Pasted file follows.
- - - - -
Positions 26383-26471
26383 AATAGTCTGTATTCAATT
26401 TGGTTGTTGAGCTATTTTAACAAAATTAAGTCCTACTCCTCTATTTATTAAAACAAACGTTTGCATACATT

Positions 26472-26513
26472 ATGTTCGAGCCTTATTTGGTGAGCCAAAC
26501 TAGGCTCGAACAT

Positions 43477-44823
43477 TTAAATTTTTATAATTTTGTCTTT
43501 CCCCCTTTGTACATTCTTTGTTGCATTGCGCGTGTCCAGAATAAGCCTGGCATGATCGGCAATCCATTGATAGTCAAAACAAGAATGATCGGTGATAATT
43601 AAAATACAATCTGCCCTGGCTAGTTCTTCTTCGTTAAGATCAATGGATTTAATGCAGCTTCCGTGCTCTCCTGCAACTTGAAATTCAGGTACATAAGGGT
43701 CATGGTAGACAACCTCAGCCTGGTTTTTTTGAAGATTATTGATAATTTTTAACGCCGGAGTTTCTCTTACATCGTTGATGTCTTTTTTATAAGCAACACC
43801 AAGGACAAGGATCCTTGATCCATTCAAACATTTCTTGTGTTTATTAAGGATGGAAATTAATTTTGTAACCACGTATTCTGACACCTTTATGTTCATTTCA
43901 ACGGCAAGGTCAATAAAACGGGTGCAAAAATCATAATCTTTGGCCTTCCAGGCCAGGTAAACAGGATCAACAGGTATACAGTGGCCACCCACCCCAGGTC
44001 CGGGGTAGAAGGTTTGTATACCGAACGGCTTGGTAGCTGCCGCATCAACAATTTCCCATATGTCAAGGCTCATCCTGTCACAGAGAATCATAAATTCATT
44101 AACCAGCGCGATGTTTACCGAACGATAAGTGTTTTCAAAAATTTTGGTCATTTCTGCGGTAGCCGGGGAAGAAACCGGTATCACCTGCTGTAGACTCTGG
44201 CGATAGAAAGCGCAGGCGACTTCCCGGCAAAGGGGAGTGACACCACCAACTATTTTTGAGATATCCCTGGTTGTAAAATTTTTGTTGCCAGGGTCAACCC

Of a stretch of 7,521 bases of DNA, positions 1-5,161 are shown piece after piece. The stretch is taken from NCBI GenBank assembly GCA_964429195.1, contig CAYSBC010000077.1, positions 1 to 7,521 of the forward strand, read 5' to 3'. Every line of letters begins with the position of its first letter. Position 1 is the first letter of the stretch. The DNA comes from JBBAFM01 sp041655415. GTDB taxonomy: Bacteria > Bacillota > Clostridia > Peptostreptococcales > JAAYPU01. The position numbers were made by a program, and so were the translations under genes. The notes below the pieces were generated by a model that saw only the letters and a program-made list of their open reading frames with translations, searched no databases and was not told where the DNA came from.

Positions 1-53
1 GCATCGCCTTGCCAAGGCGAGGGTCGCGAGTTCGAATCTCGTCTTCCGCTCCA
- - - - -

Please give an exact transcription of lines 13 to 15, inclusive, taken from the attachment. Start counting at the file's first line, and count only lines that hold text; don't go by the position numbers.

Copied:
43901 ACGGCAAGGTCAATAAAACGGGTGCAAAAATCATAATCTTTGGCCTTCCAGGCCAGGTAAACAGGATCAACAGGTATACAGTGGCCACCCACCCCAGGTC
44001 CGGGGTAGAAGGTTTGTATACCGAACGGCTTGGTAGCTGCCGCATCAACAATTTCCCATATGTCAAGGCTCATCCTGTCACAGAGAATCATAAATTCATT
44101 AACCAGCGCGATGTTTACCGAACGATAAGTGTTTTCAAAAATTTTGGTCATTTCTGCGGTAGCCGGGGAAGAAACCGGTATCACCTGCTGTAGACTCTGG